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Letter: Major Mistakes with a Building Contractor

I purchased 150 acres in my chosen location and intended to have a cabin built on it with a well and septic system. I found a contractor who said he would complete a well, septic, and “dried in cabin” for me. He was making good progress and completed about 60% of the work and then just stopped working on it. He has been at it for over four years, and the wood framing is getting very old. Anyway, this was the first time I’ve ever hired a contractor to build something for me, and like a moron I gave him the final payment (over $110,000 in total) about two years ago. I now have four walls, 1/4 roof with tar paper, and a septic tank.

I am told suing him wouldn’t get me anything, since he is completely broke. I dumped much of my retirement into this and am slowly saving up again. Do you have any advise for me? I feel like such an idiot. – B.M.

HJL’s Comment: Sadly, you have now learned a lesson from the school of hard knocks that countless others have learned. It’s not necessarily that your contractor set out to defraud you either (though the industry is rife with charlatans). Many simply underbid the project, can’t pay the necessary bills, and start the dangerous practice of using your money to pay for another project’s bills. Like any “borrowing from Peter to pay Paul” situation, it usually catches up to them and they can’t continue, leaving the last few customers holding the bag. I’m skeptical of your contractor’s skills and knowledge, because two years is a very long time for a build. Six to nine months is more typical, and a well prepared contractor can move the project along in as little as four months.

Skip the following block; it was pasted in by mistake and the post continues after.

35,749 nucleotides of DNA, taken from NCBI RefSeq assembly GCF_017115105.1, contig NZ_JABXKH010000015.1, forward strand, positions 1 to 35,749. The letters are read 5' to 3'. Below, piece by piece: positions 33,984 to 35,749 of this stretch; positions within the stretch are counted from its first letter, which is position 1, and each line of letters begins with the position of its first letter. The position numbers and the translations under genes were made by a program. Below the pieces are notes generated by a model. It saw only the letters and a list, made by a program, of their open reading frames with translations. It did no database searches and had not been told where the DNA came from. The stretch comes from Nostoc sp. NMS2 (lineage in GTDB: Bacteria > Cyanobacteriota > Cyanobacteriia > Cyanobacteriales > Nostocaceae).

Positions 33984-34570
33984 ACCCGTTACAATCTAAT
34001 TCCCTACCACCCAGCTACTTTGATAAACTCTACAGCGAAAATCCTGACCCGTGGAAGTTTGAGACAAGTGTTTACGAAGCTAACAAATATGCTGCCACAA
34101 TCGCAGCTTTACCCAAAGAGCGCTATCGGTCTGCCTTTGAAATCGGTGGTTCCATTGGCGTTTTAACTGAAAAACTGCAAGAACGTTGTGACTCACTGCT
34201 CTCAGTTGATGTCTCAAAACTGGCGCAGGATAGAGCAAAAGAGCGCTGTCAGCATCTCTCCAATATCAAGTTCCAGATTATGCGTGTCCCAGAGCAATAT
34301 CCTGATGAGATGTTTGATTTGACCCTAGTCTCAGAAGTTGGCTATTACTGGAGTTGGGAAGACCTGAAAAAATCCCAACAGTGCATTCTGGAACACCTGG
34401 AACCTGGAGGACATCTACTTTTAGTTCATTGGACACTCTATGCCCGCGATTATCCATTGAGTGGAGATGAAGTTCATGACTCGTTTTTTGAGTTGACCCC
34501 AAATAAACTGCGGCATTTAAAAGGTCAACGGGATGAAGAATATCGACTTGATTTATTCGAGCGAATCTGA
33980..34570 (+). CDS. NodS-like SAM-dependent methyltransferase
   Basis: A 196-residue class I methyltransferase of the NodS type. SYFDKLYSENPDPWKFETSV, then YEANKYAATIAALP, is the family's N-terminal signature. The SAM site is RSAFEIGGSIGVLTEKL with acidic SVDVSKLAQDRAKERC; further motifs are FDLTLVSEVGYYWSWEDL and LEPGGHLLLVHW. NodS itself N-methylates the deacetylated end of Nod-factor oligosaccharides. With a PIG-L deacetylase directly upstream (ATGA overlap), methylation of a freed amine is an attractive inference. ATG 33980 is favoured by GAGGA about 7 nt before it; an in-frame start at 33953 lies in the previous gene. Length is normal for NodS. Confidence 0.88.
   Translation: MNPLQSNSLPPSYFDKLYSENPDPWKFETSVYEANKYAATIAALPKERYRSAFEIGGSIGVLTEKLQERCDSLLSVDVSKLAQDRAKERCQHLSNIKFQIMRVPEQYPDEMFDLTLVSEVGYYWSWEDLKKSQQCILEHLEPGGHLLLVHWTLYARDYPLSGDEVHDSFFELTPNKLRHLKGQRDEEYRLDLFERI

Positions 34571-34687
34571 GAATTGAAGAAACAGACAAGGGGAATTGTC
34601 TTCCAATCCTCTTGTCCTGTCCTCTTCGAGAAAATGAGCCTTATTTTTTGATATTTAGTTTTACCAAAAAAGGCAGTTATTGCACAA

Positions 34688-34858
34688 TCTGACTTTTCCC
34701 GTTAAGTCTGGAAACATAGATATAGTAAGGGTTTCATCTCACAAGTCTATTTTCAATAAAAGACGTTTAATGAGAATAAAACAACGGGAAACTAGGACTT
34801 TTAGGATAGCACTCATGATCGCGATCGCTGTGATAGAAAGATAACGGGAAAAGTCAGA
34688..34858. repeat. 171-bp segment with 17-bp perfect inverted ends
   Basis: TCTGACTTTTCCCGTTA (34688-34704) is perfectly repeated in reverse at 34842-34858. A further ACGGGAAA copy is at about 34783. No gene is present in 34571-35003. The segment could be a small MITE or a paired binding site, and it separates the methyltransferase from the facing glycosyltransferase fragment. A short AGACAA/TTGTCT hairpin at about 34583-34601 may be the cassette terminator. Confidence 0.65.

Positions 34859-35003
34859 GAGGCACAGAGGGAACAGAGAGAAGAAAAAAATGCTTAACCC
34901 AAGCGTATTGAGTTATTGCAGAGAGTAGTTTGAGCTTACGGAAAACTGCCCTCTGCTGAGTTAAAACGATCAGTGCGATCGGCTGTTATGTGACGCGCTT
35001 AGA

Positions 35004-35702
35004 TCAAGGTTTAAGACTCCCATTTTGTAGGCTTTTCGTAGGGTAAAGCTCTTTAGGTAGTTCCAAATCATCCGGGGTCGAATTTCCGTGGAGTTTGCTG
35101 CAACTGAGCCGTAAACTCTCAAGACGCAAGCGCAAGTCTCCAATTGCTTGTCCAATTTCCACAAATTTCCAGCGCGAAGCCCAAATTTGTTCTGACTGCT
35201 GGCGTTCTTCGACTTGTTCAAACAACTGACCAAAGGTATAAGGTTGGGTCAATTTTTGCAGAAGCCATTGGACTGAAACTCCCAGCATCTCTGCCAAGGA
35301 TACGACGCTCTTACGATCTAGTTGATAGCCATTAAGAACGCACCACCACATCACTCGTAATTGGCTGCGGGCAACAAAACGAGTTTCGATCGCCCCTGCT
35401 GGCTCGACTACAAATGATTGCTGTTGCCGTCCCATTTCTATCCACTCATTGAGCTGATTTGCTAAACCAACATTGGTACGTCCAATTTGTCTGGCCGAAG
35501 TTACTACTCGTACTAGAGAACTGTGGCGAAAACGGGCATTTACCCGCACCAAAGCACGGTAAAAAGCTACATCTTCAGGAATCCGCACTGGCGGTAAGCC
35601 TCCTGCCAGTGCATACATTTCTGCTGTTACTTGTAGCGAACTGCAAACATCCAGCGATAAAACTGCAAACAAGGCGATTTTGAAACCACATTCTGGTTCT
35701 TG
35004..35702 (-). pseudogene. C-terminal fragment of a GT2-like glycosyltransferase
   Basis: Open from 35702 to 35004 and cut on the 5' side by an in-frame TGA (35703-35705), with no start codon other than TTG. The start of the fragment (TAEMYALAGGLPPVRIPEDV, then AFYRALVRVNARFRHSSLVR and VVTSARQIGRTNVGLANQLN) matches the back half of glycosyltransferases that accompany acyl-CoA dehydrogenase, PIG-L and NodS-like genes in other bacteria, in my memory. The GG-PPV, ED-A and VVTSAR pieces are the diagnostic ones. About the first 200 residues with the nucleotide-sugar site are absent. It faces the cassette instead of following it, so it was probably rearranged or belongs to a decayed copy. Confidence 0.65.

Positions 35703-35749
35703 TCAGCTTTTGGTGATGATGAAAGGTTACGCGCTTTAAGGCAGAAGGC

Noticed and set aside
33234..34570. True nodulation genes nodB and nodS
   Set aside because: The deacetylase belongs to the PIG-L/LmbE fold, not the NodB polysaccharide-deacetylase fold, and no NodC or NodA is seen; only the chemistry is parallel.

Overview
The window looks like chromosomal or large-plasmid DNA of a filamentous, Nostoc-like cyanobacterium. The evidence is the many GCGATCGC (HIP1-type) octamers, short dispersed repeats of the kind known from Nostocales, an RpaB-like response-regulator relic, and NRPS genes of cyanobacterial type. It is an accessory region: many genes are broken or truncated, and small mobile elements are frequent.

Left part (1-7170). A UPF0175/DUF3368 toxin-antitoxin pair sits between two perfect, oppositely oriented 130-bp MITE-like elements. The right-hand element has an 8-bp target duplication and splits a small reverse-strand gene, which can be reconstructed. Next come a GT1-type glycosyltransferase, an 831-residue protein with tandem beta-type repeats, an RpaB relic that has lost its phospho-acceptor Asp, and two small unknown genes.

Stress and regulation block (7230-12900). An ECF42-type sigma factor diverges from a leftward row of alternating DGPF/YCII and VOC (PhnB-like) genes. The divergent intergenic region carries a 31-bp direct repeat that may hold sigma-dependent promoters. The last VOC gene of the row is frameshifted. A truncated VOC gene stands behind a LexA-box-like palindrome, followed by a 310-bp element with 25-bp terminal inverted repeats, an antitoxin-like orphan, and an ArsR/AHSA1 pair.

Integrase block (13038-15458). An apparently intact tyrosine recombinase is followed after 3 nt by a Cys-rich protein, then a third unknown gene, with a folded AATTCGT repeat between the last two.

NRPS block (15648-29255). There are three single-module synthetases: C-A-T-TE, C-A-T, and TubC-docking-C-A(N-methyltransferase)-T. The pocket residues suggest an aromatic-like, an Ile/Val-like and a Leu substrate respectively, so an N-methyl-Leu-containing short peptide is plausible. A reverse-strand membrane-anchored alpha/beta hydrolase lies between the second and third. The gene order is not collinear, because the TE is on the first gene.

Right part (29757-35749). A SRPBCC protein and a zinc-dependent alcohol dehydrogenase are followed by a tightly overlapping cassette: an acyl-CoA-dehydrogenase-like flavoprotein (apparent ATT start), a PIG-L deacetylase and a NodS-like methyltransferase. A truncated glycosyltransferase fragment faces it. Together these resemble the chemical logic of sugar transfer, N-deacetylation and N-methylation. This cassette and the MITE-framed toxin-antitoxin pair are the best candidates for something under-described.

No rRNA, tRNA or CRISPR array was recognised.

In the future, here are a couple of things you can do:

  1. Make sure your contractor is licensed and bonded. While I dislike the idea of the government telling me what I can and can’t build or who I can hire, those are two things that go a long ways towards alleviating the issue. Many laborers believe that since they have the skill and knowledge to build a house that they can be a contractor, but running a business is something at a whole other level. All the building skill in the world won’t teach you good business practices. Those who make the effort to be licensed and bonded are at least trying.
  2. YouTube is your friend. There are videos on every aspect of building a home. When your contractor tells you he is doing something or describes a process to you, look it up on YouTube and see if it is standard practice.
  3. Always pay your contractor in segments and never release a payment until the agreed upon work for that particular segment is complete. The final payment should be up to 1/3 of the price of the project and should never be released until the project has your final inspection and approval. You will probably hear all manner of sad stories about why you should release a payment early, but if you do, you lose your leverage, especially that final payment.
  4. Do your due diligence on the contractor before signing a contract with him. Ask for references and projects that you can view in person. Simple background checks for criminal history are easy and inexpensive. In retrospect, the cost is well worth it when you consider how much you’ve lost. Depending on your location, you may be able to ask the county/city/state inspector for an opinion.
  5. As much as it pains me to say it, be careful about friends, family, and even fellow church members when it comes to building contracts. I’ve seen many relationships destroyed over the parties inability to separate business from personal. It would seem that those who are closest to you just expect you to release them from any responsibility when the going gets tough. I’m not suggesting that you avoid those contacts, but make sure the other person understands that it is a business contract. You should understand that saying “no” to making an early payment for these people is extra difficult and most will expect you to bend.